Posts Tagged travel
It’s the start of winter snow fun, and one of the quickest ways to ruin your day is getting soggy, cold feet when you’re outdoors. So when you’re planning active adventures in cold weather, you don’t have time to experiment. Outfit your feet in Vasque Skadia UltraDry boots, and you can stay outside all day.
To keep your toes warm, the boots have 200 grams of Thinsulate Ultra—a lightweight insulation made by 3M—plus a heat-reflecting liner and a soft, fleece-lined collar. For making sure the snow stays away, the leather upper with a coated finish and an UltraDry membrane provides waterproof protection.
Even your soles will be happy with the Perpetuum last and EVA midsole with TPU shank, providing stability with low-weight performance. The boots also have a snow-specific Venture outsole with ColdHold Compound to keep your soles just as warm as the rest of your feet.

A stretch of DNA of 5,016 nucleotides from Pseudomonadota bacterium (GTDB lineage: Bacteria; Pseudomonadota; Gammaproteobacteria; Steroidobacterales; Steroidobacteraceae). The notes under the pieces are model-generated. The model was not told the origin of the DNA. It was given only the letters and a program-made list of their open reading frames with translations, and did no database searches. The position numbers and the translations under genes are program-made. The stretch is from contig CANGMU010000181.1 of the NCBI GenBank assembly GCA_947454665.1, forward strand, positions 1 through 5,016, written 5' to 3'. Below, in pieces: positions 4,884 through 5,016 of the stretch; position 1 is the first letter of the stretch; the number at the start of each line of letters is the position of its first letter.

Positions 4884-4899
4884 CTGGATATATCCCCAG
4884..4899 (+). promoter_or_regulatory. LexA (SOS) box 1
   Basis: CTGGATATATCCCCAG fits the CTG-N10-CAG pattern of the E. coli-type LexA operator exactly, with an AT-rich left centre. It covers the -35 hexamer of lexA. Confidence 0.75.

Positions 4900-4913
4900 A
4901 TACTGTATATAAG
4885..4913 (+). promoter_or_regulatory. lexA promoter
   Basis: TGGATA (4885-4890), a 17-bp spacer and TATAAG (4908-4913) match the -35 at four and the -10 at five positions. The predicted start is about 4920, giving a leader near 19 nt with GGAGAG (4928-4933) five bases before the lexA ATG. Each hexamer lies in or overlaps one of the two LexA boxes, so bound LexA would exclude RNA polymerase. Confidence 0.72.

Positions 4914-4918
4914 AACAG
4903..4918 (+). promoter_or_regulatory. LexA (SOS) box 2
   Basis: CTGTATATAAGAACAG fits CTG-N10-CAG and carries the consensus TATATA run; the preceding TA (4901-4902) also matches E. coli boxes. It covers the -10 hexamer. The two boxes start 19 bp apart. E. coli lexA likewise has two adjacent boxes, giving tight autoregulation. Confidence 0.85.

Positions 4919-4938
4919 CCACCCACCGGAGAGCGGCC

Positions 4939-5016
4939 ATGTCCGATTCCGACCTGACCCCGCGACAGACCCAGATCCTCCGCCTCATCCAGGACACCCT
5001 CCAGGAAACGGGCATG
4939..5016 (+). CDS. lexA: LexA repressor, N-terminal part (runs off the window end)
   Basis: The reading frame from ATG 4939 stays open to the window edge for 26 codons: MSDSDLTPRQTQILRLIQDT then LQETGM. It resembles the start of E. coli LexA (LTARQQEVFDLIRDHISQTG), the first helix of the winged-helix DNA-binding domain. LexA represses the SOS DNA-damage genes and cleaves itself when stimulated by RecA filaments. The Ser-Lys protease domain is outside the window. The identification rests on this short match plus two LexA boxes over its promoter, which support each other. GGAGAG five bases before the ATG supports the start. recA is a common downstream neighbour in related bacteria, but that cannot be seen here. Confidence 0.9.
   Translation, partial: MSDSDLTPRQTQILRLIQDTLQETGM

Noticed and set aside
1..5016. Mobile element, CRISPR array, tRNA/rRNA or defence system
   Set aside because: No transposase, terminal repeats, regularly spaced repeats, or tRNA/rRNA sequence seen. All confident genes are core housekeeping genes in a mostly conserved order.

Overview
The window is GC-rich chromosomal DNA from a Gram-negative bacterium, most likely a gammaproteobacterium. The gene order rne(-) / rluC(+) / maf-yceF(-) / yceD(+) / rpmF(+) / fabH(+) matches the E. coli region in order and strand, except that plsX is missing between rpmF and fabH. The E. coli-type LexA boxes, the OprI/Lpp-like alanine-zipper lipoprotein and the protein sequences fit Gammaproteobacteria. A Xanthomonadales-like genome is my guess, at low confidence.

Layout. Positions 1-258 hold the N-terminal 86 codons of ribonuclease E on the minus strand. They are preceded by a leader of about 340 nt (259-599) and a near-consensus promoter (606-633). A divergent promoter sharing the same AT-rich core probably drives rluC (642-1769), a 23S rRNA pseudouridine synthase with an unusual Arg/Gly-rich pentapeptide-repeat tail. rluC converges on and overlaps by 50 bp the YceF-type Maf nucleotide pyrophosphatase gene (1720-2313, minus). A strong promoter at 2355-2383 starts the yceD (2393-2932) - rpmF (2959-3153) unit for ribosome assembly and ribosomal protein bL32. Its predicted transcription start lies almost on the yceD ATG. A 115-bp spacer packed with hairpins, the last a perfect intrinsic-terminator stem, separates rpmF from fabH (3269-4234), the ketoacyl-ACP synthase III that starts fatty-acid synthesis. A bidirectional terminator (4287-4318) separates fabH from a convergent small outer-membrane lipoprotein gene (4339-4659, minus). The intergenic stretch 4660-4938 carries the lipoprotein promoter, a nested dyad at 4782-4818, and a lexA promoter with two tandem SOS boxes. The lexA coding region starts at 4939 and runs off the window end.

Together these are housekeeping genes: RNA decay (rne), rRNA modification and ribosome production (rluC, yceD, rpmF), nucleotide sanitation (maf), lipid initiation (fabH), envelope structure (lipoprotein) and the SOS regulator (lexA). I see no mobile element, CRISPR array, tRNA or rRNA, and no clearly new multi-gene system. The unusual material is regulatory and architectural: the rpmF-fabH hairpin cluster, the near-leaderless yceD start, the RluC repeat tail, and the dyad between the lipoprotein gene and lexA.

You might think that all this means the boots will be so heavy that you’ll be tired of the extra weightlifting at the end of the day. But they weigh just 2 pounds. Plus, they’re not your typical gigantic snow boots, and won’t take up your entire carry-on.
When I first tried these boots, I didn’t want to take them off, even at the end of the day. They’re my most comfortable winter boots, and when I’m wearing them, I don’t even think about whether what I’m doing will result in getting my feet wet. It just doesn’t happen.